x Abu Dhabi, UAEMonday 24 July 2017

Are you sitting comfortably? Then I'll begin?

'And then the spider appeared as it promised at midnight, with a new story to tell?" Most of the bedtime stories my mother told me had something to do with a spider.

'And then the spider appeared as it promised at midnight, with a new story to tell?" Most of the bedtime stories my mother told me had something to do with a spider: she's Polish, and the spider is a big part of their children's story tradition. Perhaps because it can wander about unnoticed, it is a great observer of life and people's lives: and from its innocent comments, we, the children, used to draw our own conclusions.

I loved those times, growing up in Saudi Arabia in the 1980s. My friends would come and sleep over just to listen to my mother's bedtime stories. Of course, I was lucky: TV by then was a permanent fixture in many families, and for a lot of children that meant no bedtime stories - so they used to come to my mother instead. To this day one of my friends likes to tell her children the story of the day the spider got lost and ended up travelling the world on the back of a horse. Seen through the eyes of the spider, the world was big, noisy and confusing. Sometimes my mother would make the spider see the world only in red, or colourless, and the storytelling would become interactive, with the teller and the listener discussing how colour can change the perception of everything.

To make it more "cultural sensitive", my mother would sometimes put the spider in places such as the majlis, or even the mosque, and tell us a creative story about its adventures there. Whether it was the one about the cockroach with indigestion, or the girl with whiskers like a cat, the bedtime stories were funny and witty, not preachy and lame. Trust me, children pick up on stories through which the parent is trying to convey a lesson, although it needs to be done subtly and intelligently: I hated stories that I felt talked down to me.

These days, young mothers such as my friend are having a hard time finding bedtime stories written with any understanding of Middle Eastern culture, or even with a bit of "Arabness" in them. There are many children's books out there, but most are either translated or written by western authors. There are great Arab writers and illustrators, but mainly they focus on grown-up literature, and take on children's books as a passing fancy. That is a shame, given that oral storytelling is part of the Middle Eastern tradition, with some scholars going as far as to say that bedtime storytelling began centuries ago in a tent in the Arabian desert.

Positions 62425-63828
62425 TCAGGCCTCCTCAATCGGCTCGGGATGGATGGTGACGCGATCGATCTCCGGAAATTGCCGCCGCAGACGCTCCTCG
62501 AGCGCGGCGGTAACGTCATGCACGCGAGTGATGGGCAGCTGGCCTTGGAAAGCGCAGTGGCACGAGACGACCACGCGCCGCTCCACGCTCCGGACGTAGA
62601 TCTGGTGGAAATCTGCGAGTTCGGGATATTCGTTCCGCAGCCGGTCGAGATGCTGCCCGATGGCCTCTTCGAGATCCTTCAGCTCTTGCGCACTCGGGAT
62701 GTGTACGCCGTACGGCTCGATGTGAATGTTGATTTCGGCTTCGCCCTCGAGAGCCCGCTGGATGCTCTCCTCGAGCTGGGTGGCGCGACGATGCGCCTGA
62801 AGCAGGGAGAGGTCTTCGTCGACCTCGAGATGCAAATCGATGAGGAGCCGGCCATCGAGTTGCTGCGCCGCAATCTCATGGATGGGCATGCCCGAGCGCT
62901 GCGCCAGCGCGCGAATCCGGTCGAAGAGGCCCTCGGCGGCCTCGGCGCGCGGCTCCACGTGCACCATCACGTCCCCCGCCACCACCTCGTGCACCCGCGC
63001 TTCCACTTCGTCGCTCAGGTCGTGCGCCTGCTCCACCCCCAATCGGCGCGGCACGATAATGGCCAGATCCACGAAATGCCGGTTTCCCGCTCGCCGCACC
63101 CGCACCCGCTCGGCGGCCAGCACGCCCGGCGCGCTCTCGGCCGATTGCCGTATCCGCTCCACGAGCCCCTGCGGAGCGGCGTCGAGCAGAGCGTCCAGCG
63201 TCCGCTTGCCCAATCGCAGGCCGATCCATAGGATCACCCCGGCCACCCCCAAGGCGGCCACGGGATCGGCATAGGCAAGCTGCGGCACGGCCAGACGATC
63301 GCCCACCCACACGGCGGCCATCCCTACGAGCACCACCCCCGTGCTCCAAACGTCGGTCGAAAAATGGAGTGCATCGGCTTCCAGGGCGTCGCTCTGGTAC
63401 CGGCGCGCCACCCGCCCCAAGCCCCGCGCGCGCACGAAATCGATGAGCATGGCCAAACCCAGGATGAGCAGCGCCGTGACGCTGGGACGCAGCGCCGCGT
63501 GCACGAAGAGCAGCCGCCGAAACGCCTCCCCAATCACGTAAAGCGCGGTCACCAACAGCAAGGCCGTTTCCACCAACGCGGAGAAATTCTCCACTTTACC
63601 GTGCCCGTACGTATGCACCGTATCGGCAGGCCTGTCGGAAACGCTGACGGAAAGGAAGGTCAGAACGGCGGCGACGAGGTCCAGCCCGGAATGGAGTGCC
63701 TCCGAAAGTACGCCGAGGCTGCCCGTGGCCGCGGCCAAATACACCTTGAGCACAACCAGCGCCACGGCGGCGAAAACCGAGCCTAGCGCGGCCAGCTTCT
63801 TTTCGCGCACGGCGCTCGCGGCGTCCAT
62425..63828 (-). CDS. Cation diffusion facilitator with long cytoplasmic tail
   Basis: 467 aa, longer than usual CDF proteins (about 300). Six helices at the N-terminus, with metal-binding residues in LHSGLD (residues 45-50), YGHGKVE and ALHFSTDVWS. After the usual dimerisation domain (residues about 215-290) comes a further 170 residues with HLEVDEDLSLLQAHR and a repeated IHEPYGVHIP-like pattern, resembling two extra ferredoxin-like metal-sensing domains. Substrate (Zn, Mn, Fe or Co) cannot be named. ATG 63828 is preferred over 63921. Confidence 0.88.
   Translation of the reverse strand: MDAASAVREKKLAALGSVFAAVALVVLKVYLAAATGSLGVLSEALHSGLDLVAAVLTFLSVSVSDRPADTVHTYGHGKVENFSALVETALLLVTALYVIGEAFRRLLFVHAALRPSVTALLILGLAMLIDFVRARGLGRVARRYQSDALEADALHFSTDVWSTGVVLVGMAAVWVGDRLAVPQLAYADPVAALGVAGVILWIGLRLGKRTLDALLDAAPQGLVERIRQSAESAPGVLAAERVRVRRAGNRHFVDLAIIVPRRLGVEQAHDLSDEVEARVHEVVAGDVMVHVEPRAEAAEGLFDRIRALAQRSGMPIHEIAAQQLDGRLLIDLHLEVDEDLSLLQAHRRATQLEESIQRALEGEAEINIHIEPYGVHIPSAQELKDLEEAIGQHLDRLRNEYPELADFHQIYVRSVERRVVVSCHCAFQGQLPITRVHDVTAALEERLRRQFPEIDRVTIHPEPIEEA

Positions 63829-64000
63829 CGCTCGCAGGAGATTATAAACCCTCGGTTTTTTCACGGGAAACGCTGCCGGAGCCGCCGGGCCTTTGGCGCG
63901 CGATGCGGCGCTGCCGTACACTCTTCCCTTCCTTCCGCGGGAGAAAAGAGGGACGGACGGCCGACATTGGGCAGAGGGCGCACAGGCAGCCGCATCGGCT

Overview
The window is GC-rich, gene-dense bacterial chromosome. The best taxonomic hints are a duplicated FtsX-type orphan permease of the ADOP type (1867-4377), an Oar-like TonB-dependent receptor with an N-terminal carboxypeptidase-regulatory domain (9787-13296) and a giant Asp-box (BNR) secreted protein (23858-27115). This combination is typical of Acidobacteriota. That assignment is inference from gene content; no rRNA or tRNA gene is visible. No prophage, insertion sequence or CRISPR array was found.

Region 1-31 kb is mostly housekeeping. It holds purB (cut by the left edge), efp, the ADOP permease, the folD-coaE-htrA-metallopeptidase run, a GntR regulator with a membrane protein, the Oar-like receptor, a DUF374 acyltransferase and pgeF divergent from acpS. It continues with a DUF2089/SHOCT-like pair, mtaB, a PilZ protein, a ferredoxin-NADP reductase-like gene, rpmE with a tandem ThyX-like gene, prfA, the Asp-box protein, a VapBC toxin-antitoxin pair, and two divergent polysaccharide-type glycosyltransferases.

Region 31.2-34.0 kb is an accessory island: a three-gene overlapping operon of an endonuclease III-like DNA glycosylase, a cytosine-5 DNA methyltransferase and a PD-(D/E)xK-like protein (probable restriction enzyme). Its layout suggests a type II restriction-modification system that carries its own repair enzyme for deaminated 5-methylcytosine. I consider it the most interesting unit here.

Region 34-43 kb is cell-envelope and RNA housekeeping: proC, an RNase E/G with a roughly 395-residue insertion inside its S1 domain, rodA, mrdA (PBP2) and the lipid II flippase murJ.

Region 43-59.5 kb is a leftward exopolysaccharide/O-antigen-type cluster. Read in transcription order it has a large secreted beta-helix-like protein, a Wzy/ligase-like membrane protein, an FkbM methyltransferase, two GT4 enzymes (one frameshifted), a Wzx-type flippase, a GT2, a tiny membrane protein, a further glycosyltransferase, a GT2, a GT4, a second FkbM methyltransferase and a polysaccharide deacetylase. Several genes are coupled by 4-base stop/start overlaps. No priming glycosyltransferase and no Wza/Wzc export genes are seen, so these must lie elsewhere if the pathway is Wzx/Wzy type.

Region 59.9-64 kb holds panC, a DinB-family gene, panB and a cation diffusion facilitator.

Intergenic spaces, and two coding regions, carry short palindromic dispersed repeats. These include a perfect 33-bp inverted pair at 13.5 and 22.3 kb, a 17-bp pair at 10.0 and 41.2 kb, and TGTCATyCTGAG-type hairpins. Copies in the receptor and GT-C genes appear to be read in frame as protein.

Because of my personal fascination with storytelling, wherever I visit I always search for the traditional storyteller. I discovered that in the Iraqi version of Cinderella, as well as in the Gulf one, the heroine is a dark beauty with black eyes and big, strong feet. In Lebanon and Syria she is blonde and thin, with "petite" feet. The famous slipper is not made from glass, as in the western version, but from cloth embroidered with gold and precious gems.

Whether it was the introduction of TV to the Middle East, or the political instability and unrest that continues to plague the region, the tradition of storytelling in homes has died off to a certain extent - replaced with depressing political talk. I was surprised to find out that my Syrian-Lebanese father grew up with bedtime stories, and it was a family tradition to sit with the elders and listen to their tales. He remembers how quiet the room would become as all the children gathered round the great aunt or grandmother and listened carefully to stories of jinn and "naughty children", and how good did not always win in the end. The good character had to be smart, and use wit - or sometimes the sword - to triumph against evil. The stories were also often peppered with poetry and riddles, which got the children thinking and working together to figure out the solution. "We used to get sad whenever the story ended, and always wanted more," my father says.

This tradition also helped the children to cope with the harsh realities of life. When my father was a child there were electricity cuts, shortages of food and other supplies, and the hovering possibility of war. I was lucky that my parents continued the tradition of bedtime stories: that small gesture always made bedtime one of the most anticipated times of day. rghazal@thenational.ae